By way of further explanation of the nature and types of the alkyl ammonium humate compounds which we use in our invention, we give the following table showing some typical members of the series, although these are merely illustrative and not at all by way of limitation.

TABLE I Dodecylammonium humate Stearylammonium humate Oleylammonium humate Docosylammonium humate Di-dodecylammonium humate Laurylstearylammonium humate Methyllaurylstearylammonium humate Tri-lauryl ammonium humate Dimethyldioctadecylammonium humate Dimethyldi- (hydrogenated tallow fatty alkyl) ammonium humate Methyltrilaurylammonium humate Methyltri-(hydrogenated tallow fatty alkyl) ammonium humate Generally speaking, the compounds of our invention may be produced by bringing together humic acid and the selected alkyl ammonium compound in its base form. The base and the acid neutralize each other with salt formation, so as to produce an alkyl ammonium humate in accordance with the invention. Another general method of preparation is to convert the humic acid to a simple salt by reaction with an alkali, so as to produce sodium humate, potassium humate, ammonium humate, and the like, by reaction with sodium hydroxide, potassium hydroxide or ammonium hydroxide respectively. The alkyl ammonium compound is caused to be present in the form of a simple salt. Thus, a primary, secondary, or tertiary amine may be reacted with a simple acid such as hydrochloric, acetic, and the like to give the corresponding substituted ammonium chloride or acetate, respectively. The method of procedure has the advantage that the simple substituted ammonium salts, and the simple humates as described, are both water soluble, so that solutions of each reactant may be made, and the reaction completed by mixing the solutions together. To give a simple example, octadecyl amine is treated with an equivalent quantity of acetic acid to give octadecylammonium acetate. This is then dissolved in several times its weight in water. Separately, humic acid is converted to sodium humate by treating lignite, for example, with sodium hydroxide to neutrality followed by filtering off the insoluble portion of the lignite. The solution of sodium humate thus formed is mixed with the solution of octadecylammoniurn acetate in stoichiometrically equivalent proportions, whereupon there occurs a quantitative precipitation of octadecylammonium humate. The equivalent weight of the humic acid can readily be determined in any known fashion applicable to acids generally, such as, for example, by titration of sodium hydroxide using an electrometric pH meter.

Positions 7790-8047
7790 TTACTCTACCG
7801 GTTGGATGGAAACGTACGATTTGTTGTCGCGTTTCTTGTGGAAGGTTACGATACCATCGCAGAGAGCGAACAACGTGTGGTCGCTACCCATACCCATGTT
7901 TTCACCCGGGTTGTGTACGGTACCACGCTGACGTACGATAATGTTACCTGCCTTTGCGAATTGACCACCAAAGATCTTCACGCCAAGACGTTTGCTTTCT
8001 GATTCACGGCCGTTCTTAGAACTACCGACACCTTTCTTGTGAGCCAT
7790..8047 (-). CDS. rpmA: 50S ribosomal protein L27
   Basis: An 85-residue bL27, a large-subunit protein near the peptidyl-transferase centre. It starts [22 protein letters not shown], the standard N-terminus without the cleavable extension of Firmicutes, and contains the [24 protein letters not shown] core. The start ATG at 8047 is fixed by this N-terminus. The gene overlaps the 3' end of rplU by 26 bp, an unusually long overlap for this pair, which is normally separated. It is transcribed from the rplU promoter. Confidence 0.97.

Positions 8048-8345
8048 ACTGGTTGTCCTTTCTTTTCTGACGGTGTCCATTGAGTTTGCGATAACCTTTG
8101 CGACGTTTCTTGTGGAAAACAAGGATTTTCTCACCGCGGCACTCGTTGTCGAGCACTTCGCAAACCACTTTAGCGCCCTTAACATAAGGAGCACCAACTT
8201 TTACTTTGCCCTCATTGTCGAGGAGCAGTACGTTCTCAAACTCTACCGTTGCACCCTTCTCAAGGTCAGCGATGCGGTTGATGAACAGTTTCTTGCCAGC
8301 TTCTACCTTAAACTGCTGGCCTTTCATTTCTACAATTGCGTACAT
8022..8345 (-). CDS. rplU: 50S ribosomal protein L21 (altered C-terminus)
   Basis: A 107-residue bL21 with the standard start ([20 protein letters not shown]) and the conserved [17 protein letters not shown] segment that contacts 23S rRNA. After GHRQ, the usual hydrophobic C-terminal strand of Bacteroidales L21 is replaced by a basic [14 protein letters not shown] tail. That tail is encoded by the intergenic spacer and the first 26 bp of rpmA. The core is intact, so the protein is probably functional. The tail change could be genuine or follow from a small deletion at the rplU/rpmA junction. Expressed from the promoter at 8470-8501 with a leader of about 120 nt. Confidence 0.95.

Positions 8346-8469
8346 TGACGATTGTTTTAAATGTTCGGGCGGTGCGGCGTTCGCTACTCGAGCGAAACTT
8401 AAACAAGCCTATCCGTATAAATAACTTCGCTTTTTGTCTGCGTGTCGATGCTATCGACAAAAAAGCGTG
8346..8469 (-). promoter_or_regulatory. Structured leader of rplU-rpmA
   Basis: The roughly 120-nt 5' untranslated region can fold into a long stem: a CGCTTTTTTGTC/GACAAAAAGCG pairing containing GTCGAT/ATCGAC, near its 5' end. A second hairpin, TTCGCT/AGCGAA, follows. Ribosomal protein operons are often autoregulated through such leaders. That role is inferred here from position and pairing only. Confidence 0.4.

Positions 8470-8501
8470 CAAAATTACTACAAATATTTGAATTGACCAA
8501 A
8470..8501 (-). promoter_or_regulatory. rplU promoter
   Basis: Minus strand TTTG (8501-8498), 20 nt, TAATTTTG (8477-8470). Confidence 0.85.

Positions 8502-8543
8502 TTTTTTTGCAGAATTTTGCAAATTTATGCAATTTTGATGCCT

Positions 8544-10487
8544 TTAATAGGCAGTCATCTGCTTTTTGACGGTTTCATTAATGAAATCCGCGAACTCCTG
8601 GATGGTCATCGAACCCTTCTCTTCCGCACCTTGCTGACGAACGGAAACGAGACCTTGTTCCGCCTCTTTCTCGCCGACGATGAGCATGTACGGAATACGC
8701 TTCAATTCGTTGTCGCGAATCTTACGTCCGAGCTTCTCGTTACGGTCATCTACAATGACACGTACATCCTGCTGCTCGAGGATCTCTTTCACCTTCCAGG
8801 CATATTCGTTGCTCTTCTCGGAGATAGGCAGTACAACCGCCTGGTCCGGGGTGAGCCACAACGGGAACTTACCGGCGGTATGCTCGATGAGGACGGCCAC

A somewhat special case is presented by the quaternary substituted ammonium salts, which have no free base form. A simple example is dimethyl dioctadecylammonium chloride. In its quaternary salt form, it is already available for reaction with an alkali humate such as sodium humate, and it may also be reacted directly with humic acid, although the reaction is accelerated by adding some base such as sodium hydroxide to the reaction mixture to neutralize the acid which is formed as a result of the reaction, which in the particular example considered here would be hydrochloric acid. The quaternary ammonium compounds may be in their hydroxide form, of course, and may then be reacted directly with humic acid.

The reaction methods just described are general, and are of general application except that in some cases the reaction does not always go to completion or proceed as rapidly as desired because of the physical state of the reactants, and we wish it to be understood that we contemplate that those practicing the invention will take into account the known methods of accelerating and es pecially of bringing to completion reactions of the type under consideration here. We shall note herein sufficient of such methods so as to enable anyone skilled in the art and desiring to practice the invention to do so, with any and all combinations of reactants within the purview of our invention.

Thus, for example, it is possible to select naturally occurring lignites which are nearly completely humic acid. If these are ground to, say, the fineness of passing :a 200 mesh screen, and then mixed with an alkyl amine of the type described, our novel compounds will indeed be formed for a certain depth into each of the microscopic particles of lignite, but the very reaction product thus formed will considerably retard the penetration of additional amine into the interior of the lignite particle, so that unduly long times will be required for completing the reaction. This, of course, is elementary chemistry. If the reaction mixture just described is treated mechanically, so as to expose fresh portions of unreacted lignite, such as by the use of a paint mill or colloid mill, the reaction can be completed in a practicably short time. It will be apparent, therefore, that some methods of procedure are faster than others and therefore to be pre ferred, although in teaching the more preferable methods we do not wish to exclude the less preferable reaction conditions, combinations and the like. The best method that we know, generally speaking, is to make each of the reactants available in its salt form as hereinbefore described, and to react the two salts together in their aqueous solutions, whereby the reaction product is recovered as a precipitate and may be washed free of the simple salt which is a by-product of the reaction.

We will now give a working example of our invention, which at the same time will serve to show the best method that we know for carrying it out.